The weevils form a large family of beetles. There are 35,000-40,000 species in the family. In all species, the front part of the head is extended to form a beak or rostrum with a pair of biting jaws at the end.
The main function of the rostrum is to bore holes in plants. In these holes, the female lays her eggs. The eggs hatch into larvae, which eat the plant material surrounding them. If this material is a crop plant or seeds used for human food, the weevils may cause serious damage.
The bean stem weevil (Alcidodes leucogrammus), bores into the base of the stem of French bean (Phaseolus) or cowpea (Vigna) plants and lays a small number of eggs. These hatch in about 6 days to larvae. The larvae feed on the stem tissue and damage the plant, sometimes causing the stem to break off or fall over. They pupate in the stem and emerge as adults in about 50 days, though this period is very variable. This weevil may attack and damage several rows of garden beans but it is not usually a serious agricultural pest. Burning infected plants at once, and all plants at the end of the growing season, will help to control the weevil.
Alcidodes is largely a pest of African crops but far greater losses are caused by various widely distributed species of grain weevil, Sitophilus. These are smaller and less conspicuous than Alcidodes but they do more damage because they lay their eggs in the fruits or seeds of beans, maize or rice as the crops are growing in the field. While the seeds or grains are in store, the larvae eat the inside of the seed. In the seed they pupate and emerge as adults in as little as 10 days. The adults then bore into the stored grain all around them and lay their eggs. Thus, in a month or two a large proportion of the grain can be damaged or destroyed. This is one reason why old seed and new seed should not be mixed; any weevils hatching from the old grains will attack the new seed.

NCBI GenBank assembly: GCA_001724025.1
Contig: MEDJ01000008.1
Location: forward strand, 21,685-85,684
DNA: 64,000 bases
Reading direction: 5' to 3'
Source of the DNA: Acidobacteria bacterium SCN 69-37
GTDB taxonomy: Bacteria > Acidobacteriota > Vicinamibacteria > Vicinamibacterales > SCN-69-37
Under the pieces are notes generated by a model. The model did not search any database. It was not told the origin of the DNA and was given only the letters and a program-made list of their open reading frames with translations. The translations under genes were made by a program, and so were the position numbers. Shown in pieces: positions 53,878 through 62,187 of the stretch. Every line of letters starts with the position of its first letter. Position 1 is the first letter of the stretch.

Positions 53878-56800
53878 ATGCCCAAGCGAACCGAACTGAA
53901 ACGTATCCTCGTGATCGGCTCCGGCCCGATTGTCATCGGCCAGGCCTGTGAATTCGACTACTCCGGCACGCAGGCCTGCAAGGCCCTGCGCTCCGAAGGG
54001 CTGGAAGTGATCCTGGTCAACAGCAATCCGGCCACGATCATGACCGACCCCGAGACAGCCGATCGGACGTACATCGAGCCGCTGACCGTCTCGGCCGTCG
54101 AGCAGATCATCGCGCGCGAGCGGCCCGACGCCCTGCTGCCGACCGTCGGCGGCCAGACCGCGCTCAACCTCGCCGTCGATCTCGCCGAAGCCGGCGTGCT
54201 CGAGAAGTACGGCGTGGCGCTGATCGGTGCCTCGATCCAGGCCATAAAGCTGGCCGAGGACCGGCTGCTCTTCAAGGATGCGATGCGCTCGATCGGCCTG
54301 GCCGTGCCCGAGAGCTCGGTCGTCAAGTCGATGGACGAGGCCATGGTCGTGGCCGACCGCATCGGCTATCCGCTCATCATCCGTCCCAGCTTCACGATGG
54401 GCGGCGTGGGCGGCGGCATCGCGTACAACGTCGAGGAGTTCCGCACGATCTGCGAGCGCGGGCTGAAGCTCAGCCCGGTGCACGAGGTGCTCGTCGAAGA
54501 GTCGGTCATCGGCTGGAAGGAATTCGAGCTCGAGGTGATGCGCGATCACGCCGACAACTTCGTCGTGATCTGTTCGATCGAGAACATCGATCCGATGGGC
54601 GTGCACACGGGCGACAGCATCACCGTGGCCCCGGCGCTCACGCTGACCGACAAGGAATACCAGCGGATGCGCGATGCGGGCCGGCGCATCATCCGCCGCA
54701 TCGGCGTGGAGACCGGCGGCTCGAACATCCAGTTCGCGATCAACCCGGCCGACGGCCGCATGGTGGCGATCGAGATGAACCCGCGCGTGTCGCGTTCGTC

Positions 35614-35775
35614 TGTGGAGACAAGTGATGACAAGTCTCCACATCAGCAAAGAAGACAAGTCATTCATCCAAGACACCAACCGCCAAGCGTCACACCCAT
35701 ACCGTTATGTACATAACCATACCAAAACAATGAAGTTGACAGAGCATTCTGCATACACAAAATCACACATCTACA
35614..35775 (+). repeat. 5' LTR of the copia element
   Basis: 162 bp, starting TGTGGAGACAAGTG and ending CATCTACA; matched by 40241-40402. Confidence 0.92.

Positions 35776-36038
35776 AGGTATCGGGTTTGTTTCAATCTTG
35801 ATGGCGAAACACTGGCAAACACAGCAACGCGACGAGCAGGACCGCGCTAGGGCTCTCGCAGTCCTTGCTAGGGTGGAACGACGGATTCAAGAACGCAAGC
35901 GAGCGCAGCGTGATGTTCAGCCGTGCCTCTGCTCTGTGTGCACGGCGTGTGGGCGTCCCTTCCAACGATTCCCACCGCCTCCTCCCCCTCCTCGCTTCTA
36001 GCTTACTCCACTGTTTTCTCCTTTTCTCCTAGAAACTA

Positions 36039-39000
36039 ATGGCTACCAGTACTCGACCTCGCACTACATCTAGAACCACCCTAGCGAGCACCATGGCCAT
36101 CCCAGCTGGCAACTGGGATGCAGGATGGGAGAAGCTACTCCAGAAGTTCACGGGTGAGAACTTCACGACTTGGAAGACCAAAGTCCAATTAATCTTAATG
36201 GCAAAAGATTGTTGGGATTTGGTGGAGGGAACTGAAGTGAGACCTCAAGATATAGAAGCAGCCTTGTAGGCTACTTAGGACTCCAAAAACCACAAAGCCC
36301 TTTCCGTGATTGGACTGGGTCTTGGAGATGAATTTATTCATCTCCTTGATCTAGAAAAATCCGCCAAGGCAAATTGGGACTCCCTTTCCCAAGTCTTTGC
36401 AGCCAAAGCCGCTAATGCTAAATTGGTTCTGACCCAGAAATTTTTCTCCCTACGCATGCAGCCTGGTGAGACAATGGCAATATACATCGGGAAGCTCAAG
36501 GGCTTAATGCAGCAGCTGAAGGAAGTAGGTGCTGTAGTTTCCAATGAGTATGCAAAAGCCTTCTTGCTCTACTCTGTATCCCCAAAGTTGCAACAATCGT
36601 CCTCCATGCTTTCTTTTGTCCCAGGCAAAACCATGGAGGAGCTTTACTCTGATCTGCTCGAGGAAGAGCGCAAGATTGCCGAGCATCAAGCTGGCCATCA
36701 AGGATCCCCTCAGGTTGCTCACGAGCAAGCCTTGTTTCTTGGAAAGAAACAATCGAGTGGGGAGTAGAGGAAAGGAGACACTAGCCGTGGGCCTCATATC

It is usually the larvae which do most damage to the plant, but in some species the adults feed on and damage the plant, as well as being the means by which the eggs are introduced to new plants or seeds. In some weevils the rostrum is so narrow that it is thought that the adults do not feed at all or that they take only liquids.
The adult palm weevil, Rhyncophorus, is about 4-5 cm long and normally breeds in the stumps of palm trees, but will also lay its eggs in young leaves of palm trees at points where these have been damaged by human activity or by pests such as the rhinoceros beetle. The larvae tunnel into the crown of the palm and sometimes kill the whole tree by destroying the growing point.